Estrogen receptor dependent gene regulation in human breast cancer cells. Joshua David Stender

ISBN: 9780549649533


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123 pages


Estrogen receptor dependent gene regulation in human breast cancer cells.  by  Joshua David Stender

Estrogen receptor dependent gene regulation in human breast cancer cells. by Joshua David Stender
| NOOKstudy eTextbook | PDF, EPUB, FB2, DjVu, audiobook, mp3, RTF | 123 pages | ISBN: 9780549649533 | 9.21 Mb

The estrogen receptor alpha (ER), and its natural ligand, 17beta-estradiol (E2) have long been implicated in the etiology of breast cancer. The aims of this research were to investigate the role of ER and its cooperating factors in gene regulation in human breast cancer cells.

Here we report on the genome-wide identification of genes regulated by ER, when occupied by agonists and selective estrogen receptor modulators (SERMs). We also describe an E2 regulated transcriptional network critical for estradiols control of breast cancer cell proliferation.

In addition, we report on the regulation of the transcription factor PITX1 by ER, and a new role for PITX1 in coordinating gene-specific control in response to the E2-ER complex.-To improve our understanding of ER gene regulation in breast cancer cells, ERalpha was stably integrated into the ER negative human breast cancer cell line MDA-MB-231 creating 231ER+ cells.

Transcription profiling using DNA microarrays revealed that presence of the ER significantly altered the expression of several hundred genes. Transcriptional profiling of the 231ER+ cells treated with E2 in the presence or absence of SERMs defined hormone-dependent gene networks and pathways. In addition, the antagonist and agonist character of the SERMs were determined for E2 regulated genes.-Estrogens generally stimulate the proliferation of ER-containing breast cancer cells, but they also suppress proliferation of some ER-positive breast tumors.

Using a genome-wide analysis of gene expression in two ER-positive human breast cancer cell lines that differ in their proliferative response to E2, we sought to identify genes involved in E2-regulated cell proliferation. To this end, we compared the transcriptional profiles of MCF-7 and MDA-MB-231ER+ cells, which have directionally opposite E2-dependent proliferation patterns, MCF-7 cells being stimulated and 231ER+ cells suppressed by E2. We identified a set of 70 genes regulated by E2 in both cells, with most being oppositely regulated by hormone. Using a variety of bioinformatic approaches, we found the E2F binding site to be over-represented in the potential regulatory regions of many cell-cycle related genes stimulated by E2 in MCF-7 but inhibited by estrogen in 231ER+ cells.

Biochemical analyses confirmed that E2F1 and E2F downstream target genes were increased in MCF-7 and decreased in 231ER+ cells upon E2 treatment. Furthermore, RNAi-mediated knockdown of E2F1 blocked estrogen regulation of E2F1 target genes and resulted in loss of E2 regulation of proliferation. These results demonstrate that estrogen regulation of E2F1, and subsequently its downstream target genes, is critical for hormone regulation of the proliferative program of these breast cancer cells.-We also report that paired-like homeodomain transcription factor (PITX1), a tumor suppressor and member of the homeobox transcription factor family, is robustly up-regulated by ERalpha.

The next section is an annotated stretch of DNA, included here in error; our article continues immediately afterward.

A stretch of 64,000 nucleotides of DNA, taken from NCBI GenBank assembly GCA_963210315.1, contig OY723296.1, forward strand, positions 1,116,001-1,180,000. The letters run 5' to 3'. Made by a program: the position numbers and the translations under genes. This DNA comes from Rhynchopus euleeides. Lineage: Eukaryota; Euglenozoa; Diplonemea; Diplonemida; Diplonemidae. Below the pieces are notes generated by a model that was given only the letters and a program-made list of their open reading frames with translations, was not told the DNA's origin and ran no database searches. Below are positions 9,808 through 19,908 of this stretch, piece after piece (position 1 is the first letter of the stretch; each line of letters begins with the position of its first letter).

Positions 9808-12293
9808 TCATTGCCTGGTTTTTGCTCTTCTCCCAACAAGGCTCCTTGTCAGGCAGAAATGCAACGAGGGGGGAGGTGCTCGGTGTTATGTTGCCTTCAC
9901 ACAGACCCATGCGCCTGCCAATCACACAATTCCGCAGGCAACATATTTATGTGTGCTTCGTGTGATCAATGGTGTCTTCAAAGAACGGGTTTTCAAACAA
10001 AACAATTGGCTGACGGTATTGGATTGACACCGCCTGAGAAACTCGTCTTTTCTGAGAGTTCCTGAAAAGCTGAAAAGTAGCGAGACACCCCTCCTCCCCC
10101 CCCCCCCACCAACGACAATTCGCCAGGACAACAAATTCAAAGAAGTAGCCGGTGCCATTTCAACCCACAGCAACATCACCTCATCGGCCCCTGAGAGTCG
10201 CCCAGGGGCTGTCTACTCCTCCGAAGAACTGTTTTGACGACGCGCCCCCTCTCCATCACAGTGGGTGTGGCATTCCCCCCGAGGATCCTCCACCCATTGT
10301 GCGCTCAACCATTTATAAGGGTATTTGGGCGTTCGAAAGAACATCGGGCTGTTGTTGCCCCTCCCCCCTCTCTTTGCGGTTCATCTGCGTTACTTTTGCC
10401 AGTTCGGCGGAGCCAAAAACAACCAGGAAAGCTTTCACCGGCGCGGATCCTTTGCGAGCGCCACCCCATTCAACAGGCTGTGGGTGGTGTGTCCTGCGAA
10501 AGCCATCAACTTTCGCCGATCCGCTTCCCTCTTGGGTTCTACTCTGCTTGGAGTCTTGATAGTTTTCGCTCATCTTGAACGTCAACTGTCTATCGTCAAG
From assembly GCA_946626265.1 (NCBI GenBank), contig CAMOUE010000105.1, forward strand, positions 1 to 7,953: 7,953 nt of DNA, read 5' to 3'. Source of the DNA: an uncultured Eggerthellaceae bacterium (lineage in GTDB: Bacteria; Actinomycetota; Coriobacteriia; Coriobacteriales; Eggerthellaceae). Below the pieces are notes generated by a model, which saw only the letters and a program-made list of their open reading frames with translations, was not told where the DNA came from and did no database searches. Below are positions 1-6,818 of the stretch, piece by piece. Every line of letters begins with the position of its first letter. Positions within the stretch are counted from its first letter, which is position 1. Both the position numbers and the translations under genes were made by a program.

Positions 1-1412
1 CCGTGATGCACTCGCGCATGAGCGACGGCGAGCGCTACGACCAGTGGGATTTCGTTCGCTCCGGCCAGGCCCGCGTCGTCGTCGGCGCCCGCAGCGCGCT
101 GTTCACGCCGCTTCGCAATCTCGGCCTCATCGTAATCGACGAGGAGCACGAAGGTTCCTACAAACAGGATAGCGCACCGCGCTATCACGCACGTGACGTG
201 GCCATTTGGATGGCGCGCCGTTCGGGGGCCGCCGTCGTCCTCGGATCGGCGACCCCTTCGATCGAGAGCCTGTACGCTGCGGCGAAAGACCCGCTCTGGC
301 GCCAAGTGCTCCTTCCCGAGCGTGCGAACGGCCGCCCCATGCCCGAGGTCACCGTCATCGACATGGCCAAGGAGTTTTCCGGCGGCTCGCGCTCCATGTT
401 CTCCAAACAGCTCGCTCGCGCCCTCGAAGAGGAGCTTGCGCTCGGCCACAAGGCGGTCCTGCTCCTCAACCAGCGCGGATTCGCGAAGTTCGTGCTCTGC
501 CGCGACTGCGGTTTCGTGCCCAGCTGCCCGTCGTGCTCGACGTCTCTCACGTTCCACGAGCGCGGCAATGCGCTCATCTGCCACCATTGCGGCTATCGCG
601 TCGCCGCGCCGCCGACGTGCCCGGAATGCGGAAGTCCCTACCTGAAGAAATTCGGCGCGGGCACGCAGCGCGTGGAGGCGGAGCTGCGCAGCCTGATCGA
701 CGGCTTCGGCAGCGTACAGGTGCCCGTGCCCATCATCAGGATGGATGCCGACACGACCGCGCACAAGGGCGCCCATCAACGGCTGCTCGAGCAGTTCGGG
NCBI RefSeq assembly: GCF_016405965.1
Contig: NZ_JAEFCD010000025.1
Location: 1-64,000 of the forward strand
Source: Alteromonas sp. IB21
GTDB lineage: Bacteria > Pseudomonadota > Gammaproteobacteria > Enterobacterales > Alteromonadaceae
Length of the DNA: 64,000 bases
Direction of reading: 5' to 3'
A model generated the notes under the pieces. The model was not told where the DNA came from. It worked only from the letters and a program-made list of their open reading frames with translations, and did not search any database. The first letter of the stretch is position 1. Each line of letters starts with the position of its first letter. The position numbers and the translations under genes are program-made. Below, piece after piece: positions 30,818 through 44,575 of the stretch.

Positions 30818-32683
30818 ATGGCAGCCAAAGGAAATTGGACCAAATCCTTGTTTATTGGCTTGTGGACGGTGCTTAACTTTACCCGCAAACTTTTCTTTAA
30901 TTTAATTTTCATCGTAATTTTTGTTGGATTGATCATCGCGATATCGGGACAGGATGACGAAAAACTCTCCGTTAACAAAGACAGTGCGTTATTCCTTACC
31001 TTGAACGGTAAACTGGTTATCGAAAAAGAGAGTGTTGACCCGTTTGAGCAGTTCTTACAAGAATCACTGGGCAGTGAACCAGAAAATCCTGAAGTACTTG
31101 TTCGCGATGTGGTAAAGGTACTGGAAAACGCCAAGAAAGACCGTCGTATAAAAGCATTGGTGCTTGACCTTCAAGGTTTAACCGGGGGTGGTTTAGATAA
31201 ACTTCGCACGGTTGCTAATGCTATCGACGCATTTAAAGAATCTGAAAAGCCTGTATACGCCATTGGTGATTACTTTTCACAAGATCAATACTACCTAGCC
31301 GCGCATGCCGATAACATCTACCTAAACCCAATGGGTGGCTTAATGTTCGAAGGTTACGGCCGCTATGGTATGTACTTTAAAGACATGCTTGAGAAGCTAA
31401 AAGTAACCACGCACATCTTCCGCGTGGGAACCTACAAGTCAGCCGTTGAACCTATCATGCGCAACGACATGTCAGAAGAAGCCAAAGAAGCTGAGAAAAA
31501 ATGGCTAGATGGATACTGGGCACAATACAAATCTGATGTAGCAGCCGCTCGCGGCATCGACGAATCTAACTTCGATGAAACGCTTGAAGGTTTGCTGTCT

PITX1 also interacts with ERalpha to suppress ER transcriptional activity and the association of this nuclear hormone receptor with genomic binding sites of ER target genes. PITX1 mRNA is under the primary transcriptional control of ERalpha in several ER-positive breast cancer cell lines, and E2 induces ER-dependent communication between the proximal promoter and a 5 upstream enhancer ER binding site of the PITX1 gene.

The consensus PITX1 binding motif is present in 23% of ER binding sites and is enriched in a subset of ER genomic binding sites, and E2 treatment enhances PITX1 recruitment only to these binding sites. Overexpression of PITX1 selectively inhibited the transcriptional activity of ERalpha and ERbeta while PITX1 enhanced the activities of other nuclear hormone receptors, such as the glucocorticoid receptor and progesterone receptor.

Reduction of PITX1 expression by siRNA enhances ERalpha recruitment only to ER binding sites that contain the PITX1 motif, which results in increased basal mRNA expression in this subset of ER target genes. These studies identify the tumor suppressor PITX as a new transcriptional target of ERalpha and define a novel function of PITX1 to selectively repress the transcriptional activity of the ER.-These studies provide new insights into gene regulation by the estrogen receptor and cooperating factors such as PITX1.

They also highlight the importance of this nuclear hormone receptor in controlling cellular functions including proliferation of breast cancer cells. These studies should assist in the development of novel targeted therapies for breast cancer prevention and treatment.

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